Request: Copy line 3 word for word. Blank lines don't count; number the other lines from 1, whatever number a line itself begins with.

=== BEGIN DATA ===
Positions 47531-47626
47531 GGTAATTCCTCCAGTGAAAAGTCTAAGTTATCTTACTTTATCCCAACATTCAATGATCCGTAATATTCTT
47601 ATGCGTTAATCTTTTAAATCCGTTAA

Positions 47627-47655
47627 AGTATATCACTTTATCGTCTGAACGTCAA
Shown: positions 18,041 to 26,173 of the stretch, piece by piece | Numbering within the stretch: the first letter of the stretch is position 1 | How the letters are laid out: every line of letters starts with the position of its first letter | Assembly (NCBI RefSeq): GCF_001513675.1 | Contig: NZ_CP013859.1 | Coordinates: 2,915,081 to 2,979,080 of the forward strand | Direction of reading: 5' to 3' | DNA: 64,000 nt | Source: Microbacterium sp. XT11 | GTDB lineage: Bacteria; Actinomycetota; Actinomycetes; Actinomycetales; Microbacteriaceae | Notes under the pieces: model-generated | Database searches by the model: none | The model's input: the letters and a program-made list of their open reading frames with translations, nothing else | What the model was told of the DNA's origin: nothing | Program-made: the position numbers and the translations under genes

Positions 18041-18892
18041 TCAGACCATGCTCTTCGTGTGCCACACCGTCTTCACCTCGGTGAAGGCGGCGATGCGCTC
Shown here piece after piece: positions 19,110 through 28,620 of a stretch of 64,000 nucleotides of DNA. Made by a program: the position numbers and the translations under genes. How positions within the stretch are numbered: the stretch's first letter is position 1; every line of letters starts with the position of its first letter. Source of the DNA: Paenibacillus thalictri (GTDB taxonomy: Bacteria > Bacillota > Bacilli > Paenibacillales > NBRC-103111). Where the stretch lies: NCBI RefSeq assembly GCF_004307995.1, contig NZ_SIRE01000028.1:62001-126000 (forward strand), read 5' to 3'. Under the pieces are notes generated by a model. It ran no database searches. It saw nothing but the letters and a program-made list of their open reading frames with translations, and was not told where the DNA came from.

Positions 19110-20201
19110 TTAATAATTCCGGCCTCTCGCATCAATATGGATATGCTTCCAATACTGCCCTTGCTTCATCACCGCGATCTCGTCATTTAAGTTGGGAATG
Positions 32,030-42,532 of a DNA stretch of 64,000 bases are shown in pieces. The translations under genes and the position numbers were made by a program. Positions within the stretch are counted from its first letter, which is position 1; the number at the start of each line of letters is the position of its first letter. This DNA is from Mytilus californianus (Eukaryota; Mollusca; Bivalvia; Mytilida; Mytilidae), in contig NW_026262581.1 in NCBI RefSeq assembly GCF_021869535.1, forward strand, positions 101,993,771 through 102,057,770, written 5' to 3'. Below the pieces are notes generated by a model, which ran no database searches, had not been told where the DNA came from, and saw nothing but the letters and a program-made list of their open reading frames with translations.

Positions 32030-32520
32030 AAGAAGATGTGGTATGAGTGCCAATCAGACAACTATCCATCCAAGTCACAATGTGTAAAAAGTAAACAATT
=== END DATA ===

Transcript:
47601 ATGCGTTAATCTTTTAAATCCGTTAA